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RACE IN FOCUS: New Directions in Research: Russian Literature in the 19th and 20th Centuries
February 5 @ 1:00 pm - 2:30 pm
RACE IN FOCUS LECTURE SERIES
PART 1. New Directions in Research
Russian Literature in the 19th and 20th Centuries
Join us to hear from distinguished scholars and educators about methods for incorporating critical pedagogies of race into teaching about language, culture, history, and society in Russia, East Europe, and Central Asia.
Among the first African Americans to join the American Communist Party and an important architect of communist approaches to race, racism, and African American equality, Lovett Fort- Whiteman (1889-1939) was one of the US citizens convinced (naively, to be sure) that Soviet society showed the way for overcoming racism in the United States. While visiting the USSR in 1924, Fort-Whiteman wrote to W.E.B. Du Bois: “There is a perfect spirit of internationalism here.” “Women from the various Circassian republics and Siberia, men from China, Japan, Korea, India, etc. all live as one large family, look upon one another simply as human beings … Here, life is poetry itself! It is the Bolshevik idea of social relations, and a miniature of the world of tomorrow.”
Communist positions on race and racism have yielded both successes and failures worldwide since 1917. Despite the mixed results, Fort-Whiteman’s words recall the impact that global colonialism has had on the social construction of identity, including in our world region; its legacy on research and teaching in Slavic, East European, and Eurasian Studies (SEEES); and its effect on perpetuating systemic inequities in academia as a whole. To address this legacy, this series is designed to elevate conversations about teaching on race and continued disparities in our field while also bringing research by scholars from underrepresented minorities and/or on communities of color to the center stage.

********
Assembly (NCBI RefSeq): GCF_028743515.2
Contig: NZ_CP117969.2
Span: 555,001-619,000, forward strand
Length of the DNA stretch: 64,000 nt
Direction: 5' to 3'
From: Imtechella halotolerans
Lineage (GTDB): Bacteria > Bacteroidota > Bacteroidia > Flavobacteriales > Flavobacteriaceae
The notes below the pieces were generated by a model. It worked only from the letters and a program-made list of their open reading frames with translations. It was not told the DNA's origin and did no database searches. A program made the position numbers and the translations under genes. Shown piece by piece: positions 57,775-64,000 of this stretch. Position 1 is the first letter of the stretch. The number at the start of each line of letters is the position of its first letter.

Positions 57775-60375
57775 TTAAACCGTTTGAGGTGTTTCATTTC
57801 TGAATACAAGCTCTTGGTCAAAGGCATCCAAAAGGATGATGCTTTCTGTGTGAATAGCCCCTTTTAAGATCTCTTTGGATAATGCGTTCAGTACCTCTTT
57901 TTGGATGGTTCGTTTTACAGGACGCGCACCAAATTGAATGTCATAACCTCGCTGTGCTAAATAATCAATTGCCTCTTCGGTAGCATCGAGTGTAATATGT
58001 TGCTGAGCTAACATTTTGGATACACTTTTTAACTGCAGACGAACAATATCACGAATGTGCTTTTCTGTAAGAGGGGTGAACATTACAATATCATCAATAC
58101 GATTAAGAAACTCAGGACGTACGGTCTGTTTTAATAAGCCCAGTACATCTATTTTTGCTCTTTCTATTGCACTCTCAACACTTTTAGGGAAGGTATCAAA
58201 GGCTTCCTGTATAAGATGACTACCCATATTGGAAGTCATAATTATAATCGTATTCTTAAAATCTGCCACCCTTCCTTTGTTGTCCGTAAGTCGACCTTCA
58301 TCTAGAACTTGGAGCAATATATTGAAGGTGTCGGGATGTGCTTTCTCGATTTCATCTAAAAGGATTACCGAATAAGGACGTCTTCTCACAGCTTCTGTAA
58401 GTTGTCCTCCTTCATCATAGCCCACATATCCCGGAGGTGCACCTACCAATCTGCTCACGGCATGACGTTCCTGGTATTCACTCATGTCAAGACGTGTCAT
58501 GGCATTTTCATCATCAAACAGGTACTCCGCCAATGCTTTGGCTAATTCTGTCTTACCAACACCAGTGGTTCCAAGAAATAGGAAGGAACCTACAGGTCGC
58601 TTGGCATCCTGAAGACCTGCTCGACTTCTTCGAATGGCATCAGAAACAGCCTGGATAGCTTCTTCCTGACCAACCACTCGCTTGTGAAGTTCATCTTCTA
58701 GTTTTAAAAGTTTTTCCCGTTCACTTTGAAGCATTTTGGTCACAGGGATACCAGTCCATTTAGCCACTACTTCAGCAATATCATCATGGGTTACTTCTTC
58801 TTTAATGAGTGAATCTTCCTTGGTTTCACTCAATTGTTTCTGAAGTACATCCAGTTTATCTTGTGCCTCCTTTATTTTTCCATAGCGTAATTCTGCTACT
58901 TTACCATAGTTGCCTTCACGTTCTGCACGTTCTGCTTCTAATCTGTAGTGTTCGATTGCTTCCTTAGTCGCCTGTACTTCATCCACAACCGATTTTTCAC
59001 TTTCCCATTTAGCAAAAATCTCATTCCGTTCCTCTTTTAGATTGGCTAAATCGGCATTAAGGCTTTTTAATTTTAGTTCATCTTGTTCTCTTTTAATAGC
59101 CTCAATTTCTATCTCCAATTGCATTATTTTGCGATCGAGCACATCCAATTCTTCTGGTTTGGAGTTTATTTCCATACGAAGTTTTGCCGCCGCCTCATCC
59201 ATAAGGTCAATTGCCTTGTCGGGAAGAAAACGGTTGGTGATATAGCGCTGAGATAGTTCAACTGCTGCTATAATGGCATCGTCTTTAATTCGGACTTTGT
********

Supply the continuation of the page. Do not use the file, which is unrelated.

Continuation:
The series will comprise four segments: two pedagogy webinars; two lighting rounds on the experience of scholars of color in the field; and two roundtables featuring research by scholars from underrepresented minorities and/or on racial minorities, concluding with a forum on the reception of the Black Lives Matter movement in our field.
Bella Grigoryan is an Associate Professor and Chair of Slavic Languages and Literature at the University of Pittsburgh. Her research focuses on 18th- and 19th- century Russian literature and Culture, Russian imperial politics and aesthetics, and Global contexts of Russian imperial cultural production. She is the author of Noble Subjects: The Russian Novel and the Gentry, 1762-1861 (Northern Illinois University Press, 2018).
José Vergara is an Assistant Professor of Russian at Swathmore. His current primary research project explores the ways in which five major Russian authors—Yury Olesha, Vladimir Nabokov, Andrei Bitov, Sasha Sokolov, and Mikhail Shishkin—responded to James Joyce. José Vergara completed his Ph.D. in Slavic Languages and Literature at the University of Wisconsin-Madison.
Lindsay Ceballos is an Assistant Professor of Russian and East European Studies at Lafayette College. Lindsay’s research focuses on the novels and cultural legacy of Fyodor Dostoevsky, Russian modernism, and late-19th century literature, theater, and religious culture. Her book project is titled Dostoevsky’s Disciples: Religion and National Ideology in Russian Culture, 1881–1913.